Mary. All i can say is WOW! You said it all. And god bless you and all of us fighting for our 1st. Amendment Rights. I know were not all bad people, but when leaving the Pharmacist feeling lower than low, it almost brainwashes you after so long dealing with it. Thank you so, so much for your stories, i wish i could write like that. Ms. Shannon Howey. Pain. Management patient 10 years.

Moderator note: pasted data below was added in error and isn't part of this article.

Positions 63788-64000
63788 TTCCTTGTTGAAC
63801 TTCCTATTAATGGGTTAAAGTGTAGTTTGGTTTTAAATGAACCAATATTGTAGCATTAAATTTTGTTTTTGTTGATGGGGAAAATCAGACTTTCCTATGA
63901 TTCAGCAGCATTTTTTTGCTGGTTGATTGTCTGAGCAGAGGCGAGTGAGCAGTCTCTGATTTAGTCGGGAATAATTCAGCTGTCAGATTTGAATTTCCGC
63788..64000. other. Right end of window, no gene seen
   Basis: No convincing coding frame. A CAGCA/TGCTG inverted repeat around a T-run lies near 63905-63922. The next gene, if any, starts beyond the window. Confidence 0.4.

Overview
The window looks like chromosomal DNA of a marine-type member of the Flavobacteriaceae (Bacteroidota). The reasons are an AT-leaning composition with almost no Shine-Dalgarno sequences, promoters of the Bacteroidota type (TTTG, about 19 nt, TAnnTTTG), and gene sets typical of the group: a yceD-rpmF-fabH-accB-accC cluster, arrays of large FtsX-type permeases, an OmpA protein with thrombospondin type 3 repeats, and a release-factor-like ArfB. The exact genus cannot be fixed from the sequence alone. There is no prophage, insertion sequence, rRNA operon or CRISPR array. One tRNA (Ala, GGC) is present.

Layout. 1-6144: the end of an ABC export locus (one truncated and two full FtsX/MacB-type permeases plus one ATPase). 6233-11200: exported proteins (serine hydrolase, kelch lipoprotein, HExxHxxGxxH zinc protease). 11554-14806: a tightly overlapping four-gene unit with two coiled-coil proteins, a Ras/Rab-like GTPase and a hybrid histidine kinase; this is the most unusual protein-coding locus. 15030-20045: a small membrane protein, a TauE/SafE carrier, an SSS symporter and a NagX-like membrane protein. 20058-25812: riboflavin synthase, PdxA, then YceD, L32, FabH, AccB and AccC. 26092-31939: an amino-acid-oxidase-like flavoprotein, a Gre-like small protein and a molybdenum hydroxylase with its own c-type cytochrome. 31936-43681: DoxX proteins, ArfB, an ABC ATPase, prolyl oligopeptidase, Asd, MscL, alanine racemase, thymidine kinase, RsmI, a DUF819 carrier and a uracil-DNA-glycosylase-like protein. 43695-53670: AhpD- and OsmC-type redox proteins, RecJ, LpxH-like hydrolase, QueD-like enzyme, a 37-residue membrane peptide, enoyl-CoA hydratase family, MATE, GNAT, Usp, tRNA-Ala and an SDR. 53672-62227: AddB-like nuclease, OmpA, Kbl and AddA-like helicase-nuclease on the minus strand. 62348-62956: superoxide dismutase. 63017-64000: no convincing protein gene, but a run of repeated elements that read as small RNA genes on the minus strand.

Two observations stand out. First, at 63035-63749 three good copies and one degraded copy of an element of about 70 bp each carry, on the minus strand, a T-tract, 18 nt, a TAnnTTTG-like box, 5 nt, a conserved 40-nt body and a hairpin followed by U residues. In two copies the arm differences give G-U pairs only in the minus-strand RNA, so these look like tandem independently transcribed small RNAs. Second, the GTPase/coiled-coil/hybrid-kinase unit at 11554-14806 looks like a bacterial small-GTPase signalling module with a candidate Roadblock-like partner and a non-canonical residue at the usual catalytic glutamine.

3. Guy Abernathy at 11:55 am

    Mary, I spoke to soon. I was just denied my prescription for oxycodone here in Brandon, FL at my regular family pharmacy because their inability to order this month due to government “regulation”. I am new to political activism, am looking into what I can do within my means so email me if you have any suggestions or need help to try and make a difference for chronic pain sufferers. God bless,
    Guy

  4. Guy Abernathy at 10:39 am